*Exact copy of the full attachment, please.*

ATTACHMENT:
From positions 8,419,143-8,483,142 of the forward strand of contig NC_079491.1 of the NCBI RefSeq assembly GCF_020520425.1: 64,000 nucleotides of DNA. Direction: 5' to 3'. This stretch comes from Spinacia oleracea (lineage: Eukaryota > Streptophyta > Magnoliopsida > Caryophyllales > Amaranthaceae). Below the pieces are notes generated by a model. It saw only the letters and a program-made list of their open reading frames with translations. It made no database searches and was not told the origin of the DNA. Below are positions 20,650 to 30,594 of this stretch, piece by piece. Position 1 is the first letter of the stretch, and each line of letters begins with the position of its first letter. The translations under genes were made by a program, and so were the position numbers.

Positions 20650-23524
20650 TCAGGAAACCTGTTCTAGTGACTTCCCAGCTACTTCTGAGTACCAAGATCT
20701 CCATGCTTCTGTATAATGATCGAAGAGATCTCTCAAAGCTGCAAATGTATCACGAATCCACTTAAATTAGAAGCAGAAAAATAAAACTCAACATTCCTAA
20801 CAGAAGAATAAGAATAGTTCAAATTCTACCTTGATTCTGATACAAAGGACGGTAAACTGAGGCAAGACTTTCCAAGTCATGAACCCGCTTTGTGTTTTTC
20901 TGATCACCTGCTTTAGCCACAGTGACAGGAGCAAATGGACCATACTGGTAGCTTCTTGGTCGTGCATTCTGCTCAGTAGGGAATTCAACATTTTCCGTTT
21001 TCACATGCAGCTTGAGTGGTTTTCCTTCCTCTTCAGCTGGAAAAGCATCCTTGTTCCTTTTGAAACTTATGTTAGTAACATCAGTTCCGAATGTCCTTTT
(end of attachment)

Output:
From positions 8,419,143-8,483,142 of the forward strand of contig NC_079491.1 of the NCBI RefSeq assembly GCF_020520425.1: 64,000 nucleotides of DNA. Direction: 5' to 3'. This stretch comes from Spinacia oleracea (lineage: Eukaryota > Streptophyta > Magnoliopsida > Caryophyllales > Amaranthaceae). Below the pieces are notes generated by a model. It saw only the letters and a program-made list of their open reading frames with translations. It made no database searches and was not told the origin of the DNA. Below are positions 20,650 to 30,594 of this stretch, piece by piece. Position 1 is the first letter of the stretch, and each line of letters begins with the position of its first letter. The translations under genes were made by a program, and so were the position numbers.

Positions 20650-23524
20650 TCAGGAAACCTGTTCTAGTGACTTCCCAGCTACTTCTGAGTACCAAGATCT
20701 CCATGCTTCTGTATAATGATCGAAGAGATCTCTCAAAGCTGCAAATGTATCACGAATCCACTTAAATTAGAAGCAGAAAAATAAAACTCAACATTCCTAA
20801 CAGAAGAATAAGAATAGTTCAAATTCTACCTTGATTCTGATACAAAGGACGGTAAACTGAGGCAAGACTTTCCAAGTCATGAACCCGCTTTGTGTTTTTC
20901 TGATCACCTGCTTTAGCCACAGTGACAGGAGCAAATGGACCATACTGGTAGCTTCTTGGTCGTGCATTCTGCTCAGTAGGGAATTCAACATTTTCCGTTT
21001 TCACATGCAGCTTGAGTGGTTTTCCTTCCTCTTCAGCTGGAAAAGCATCCTTGTTCCTTTTGAAACTTATGTTAGTAACATCAGTTCCGAATGTCCTTTT